QR6.2.8 Sharing Control

Figure 6.32 Three brain control centers

The human brain doesn’t have an instruction manual but if it did, it would say that many ways to control the feedback loop is a feature not a bug. Brains have to process sense input, body state and muscle output anyway, so evolving all three was better for survival than one (Figure 6.32). If the brain had only one control center, it would be the hindbrain that evolved first not the cortex that came last, so we wouldn’t be here. The ideal for brains like ours is to use the best brain control center for the job.

Figure 6.32 oversimplifies as the forebrain part that receives muscle input is next to the motor nerves for those muscles, like a single gate for input and output. In fish, the cerebellum evolved to run the brain-world feedback loop using information from the still evolving forebrain and midbrain. In birds and mammals, the limbic system became an alternate control center that could override the cerebellum, which still managed fine motor control. Much later, in mammals like us, the neocortex evolved to independence but its control of the emotions is often quite limited.

The result is a brain with not one center of control but three, where each center monitors body and sense input with the neural connections it has and does what it decides is best. Evolution has given us a brain with super-fast movements, powerful bodily emotions and complex thoughts because different situations need all three. This isn’t always easy as the centers can’t “talk” to each other as people do because millions of years of evolution separate them so they all speak different “languages”.

For example, falling on a hard surface is a common cause of injury as it happens so quickly and what the brain does in that fraction of second decides whether we end up in hospital or just get back up. The intellect is too slow to act in time and an emotional center panic isn’t much use, as a violent muscle spasm to avoid falling can injure bones or joints more than the fall itself. In most cases, it is best if the movement center takes over to roll in the fall, as parachutists do.

A person scared of spiders can discuss their fear intellectually and accept that a little non-poisonous spider isn’t a threat. They have all the data needed for a non-fear response, but putting that same little spider on the table still makes them jump up in fear! The emotional center ignored the talk but an actual spider made it press its red danger button. And if during the conversation an object fell from a shelf above, the moving center might make a hand catch it before the intellect even recognizes it. Different brain centers are too busy processing external events to talk internally.

The three-in-one answer that evolved from the early forebrain-midbrain-hindbrain division gives us fast responses, powerful emotions and complex thoughts. The traditional idea of human nature as intellect, emotions and will derives from this early neural division of labor. The three-center approach to brain evolution can be illustrated by a story:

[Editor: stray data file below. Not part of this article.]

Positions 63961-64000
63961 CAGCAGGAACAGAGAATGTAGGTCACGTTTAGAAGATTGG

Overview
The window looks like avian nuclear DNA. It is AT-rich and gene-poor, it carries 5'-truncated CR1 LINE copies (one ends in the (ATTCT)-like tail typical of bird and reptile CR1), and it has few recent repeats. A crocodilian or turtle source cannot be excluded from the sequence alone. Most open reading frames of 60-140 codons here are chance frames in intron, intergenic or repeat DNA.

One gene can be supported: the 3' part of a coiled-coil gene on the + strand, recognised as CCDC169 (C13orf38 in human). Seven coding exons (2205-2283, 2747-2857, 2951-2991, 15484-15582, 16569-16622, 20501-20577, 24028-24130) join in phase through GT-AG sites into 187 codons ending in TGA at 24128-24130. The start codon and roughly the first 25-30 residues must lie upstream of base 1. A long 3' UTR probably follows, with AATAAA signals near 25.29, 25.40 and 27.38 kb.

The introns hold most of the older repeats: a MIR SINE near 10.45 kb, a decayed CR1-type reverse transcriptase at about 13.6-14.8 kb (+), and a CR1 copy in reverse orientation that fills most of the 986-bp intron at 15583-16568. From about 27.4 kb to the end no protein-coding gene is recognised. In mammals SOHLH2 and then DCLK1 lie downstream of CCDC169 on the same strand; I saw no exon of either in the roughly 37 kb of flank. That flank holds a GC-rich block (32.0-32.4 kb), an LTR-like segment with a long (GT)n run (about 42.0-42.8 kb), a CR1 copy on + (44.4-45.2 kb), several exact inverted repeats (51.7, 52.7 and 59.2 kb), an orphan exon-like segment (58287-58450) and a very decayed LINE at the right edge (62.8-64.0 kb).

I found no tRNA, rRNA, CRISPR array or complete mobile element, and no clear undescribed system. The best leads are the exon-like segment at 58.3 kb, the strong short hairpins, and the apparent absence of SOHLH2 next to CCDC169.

Once upon a time there were three brothers who flew a tiny plane. Elder brother handled the flight controls, middle brother monitored the cockpit knobs and baby brother looked out the window to see what was out there. By delivering goods in the city to earn money, they were eventually able to afford a jet plane for intercity travel that had knobs to automate landing, takeoff and flight among other things. As a result, middle brother was now mainly in charge but elder brother still monitored the controls to make fine adjustments and took over in emergencies. Middle brother had a thrust button for more power but he had to use it at the right time. As little brother grew older, he used what he called ‘symbols’ to record events on bits of paper but the others just used his spotting ability.

Intercity travel made more money, until they could afford an intercontinental jet with state-of-the-art computer control. Elder brother preferred the manual flight controls and middle brother his dials and knobs but younger brother found the computer screen better than paper. It took longer but he could control most of the plane with it and even code messages to other planes. The brothers were too busy to talk in flight, so he would demo a new flight technique by computer control and they picked it up if useful. He even learned how to fly into space but they mostly flew between continents.

Their plane was constantly being upgraded. At first, elder brother used a simple dot radar to avoid colliding with other planes. When a radar with pictures instead of dots was installed, he found it too complex for manual flying but middle brother found it useful to identify friend from foe. When computer radar arrived, the first two found it too complex and slow but little brother used it to analyze trends and causes. Over time, the brother’s plane dominated the airways because three pilots are better than one if each does what they are good at.

The brain has three centers just as cars have different gears for different situations but why do we experience one driver? All that neuroscience knows about the brain, from blindsight to the split-brain, suggests many “I” not one. Our sense of a single “I” suggests that nerve input goes to a center that is also the origin of all motor nerves, but science assures us it isn’t so:

In contrast to this first-person experience of a unified self, modern neuroscience reveals that each brain has hundreds of parts, each of which has evolved to do specific jobs – some recognize faces, others tell muscles to execute actions, some formulate goals and plans, and yet others store memories for later integration with sensory input and subsequent action.(Nunez, 2016) p55.

Neuroscience calls the issue of how different brain areas work together the binding problem.

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